All opinions should be acted on that is the reason we have a Government.

If you think that fuel prices are even 1ppl too high, you should support the cause in London.

I hope to see a lot more than just farmers and lorry-drivers at the rally on 14 , 2000.

Peter Clark


Ruining my business

FUEL is priced far too high and is ruining the viability of my business.

John Robins, Longbridge Deverill, Wiltshire


Listen to the people

OUR politicians need to be reminded that we are a democracy; the people have overwhelmingly supported a reduction in the fuel tax and Government should therefore listen to the public.

No name supplied


Leave it to the ballot box

I THINK that the point has been made and further protests would lose public support.

The issue should be left to the ballot box in the next year or so.

David Gill, Banff, Aberdeenshire


Put up income tax

I FIND it hard to imagine that you cannot understand why a cut in tax is necessary for our survival.

Perhaps you should raise income tax to help pay for it.

I say that because, as I am not making any money out of haulage, it will not affect me.

No name supplied


If the French can do it, why can;t we?

IVE just been to France, where fuel is 58-60ppl, toll roads can be avoided, and cigarettes, food and drink are much cheaper.

How do they do it ?

Yes, lets protest before Gordon Brown puts us all out of business.

Graham Brown


Blockades could be hijacked

I THINK that the government has got the message and that further blockades will be hijacked by minority activists, which could seriously damage the farming and haulage industries already shaky reputation.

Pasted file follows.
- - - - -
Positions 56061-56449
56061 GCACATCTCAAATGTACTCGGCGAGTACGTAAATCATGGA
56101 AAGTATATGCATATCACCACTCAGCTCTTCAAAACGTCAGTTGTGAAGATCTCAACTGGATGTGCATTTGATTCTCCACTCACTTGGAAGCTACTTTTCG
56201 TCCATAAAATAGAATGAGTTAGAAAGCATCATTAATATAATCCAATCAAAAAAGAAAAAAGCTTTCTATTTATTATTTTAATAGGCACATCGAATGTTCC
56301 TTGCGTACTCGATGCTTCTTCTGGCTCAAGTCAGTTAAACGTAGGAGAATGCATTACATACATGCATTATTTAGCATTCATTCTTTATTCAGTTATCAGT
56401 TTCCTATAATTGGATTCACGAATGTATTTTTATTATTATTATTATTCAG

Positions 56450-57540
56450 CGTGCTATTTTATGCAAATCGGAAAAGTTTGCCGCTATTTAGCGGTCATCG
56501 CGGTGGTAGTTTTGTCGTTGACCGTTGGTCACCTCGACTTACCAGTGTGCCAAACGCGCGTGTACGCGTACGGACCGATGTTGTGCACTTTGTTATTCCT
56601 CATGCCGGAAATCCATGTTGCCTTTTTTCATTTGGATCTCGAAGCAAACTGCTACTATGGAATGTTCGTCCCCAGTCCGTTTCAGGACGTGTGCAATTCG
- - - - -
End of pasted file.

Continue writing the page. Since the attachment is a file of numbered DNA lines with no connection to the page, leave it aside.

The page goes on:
If the government fails to respond by not redirecting some of the fuel tax into enhanced rural infrastructure (I do not believe a large across-the-board tax cut is necessary), it will have a serious shock at the next election.

Tom Mellor


Disgusted at the government

I LIVE and work on a farm, but am not from a farming family.

I am absolutely disgusted with this governments treatment of British farmers.

Not once have they received any support, and the media are just as bad, turning public opinion against farmers at every opportunity.

I am in full agreement with the fuel protest; it frightened Mr Blair and I think it should be done again. Something has to be done, and last time it was very effective.

I do agree with the view that the convoy/march should wait until the 60th day and also that any demonstration should be peaceful.

It would play right into the governments hands if things were to get violent and also, any other so-called protestors from other groups should be sent packing because they are only there to cause trouble.

Another point is, have we still got the NFU? They have been very quiet at a time when they should be one of the loudest voices, quite frankly Im not impressed.

Time and time again I have said there should be one face that the public can associate with speaking for farmers and every time there is yet another damming article against British agriculture this person should be next putting forward the truth.

I have written numerous letters to my local MP and asked them to be passed on to Mr Blair and Nick Brown.

Nick Brown did respond with three pages of waffle, but Im still waiting for Tony Blair to come up with some answers.

I am proud to work in agriculture and am presently studying part time for an MSc at Harper Adams University so that I can hopefully put something back into the industry that has given me a way of life that I enjoy.

Susan Bicknell


Keep clear – remember our subsidies

AS the recipients of large amounts of subsidy, we farmers should not get involved in these fuel protests.

The Cheneys, Shipston-on-Stour, Warwickshire


Dont risk losing public support

I DO believe that their should be a cut in fuel tax. Being of agricultural mind, I can see the benefits.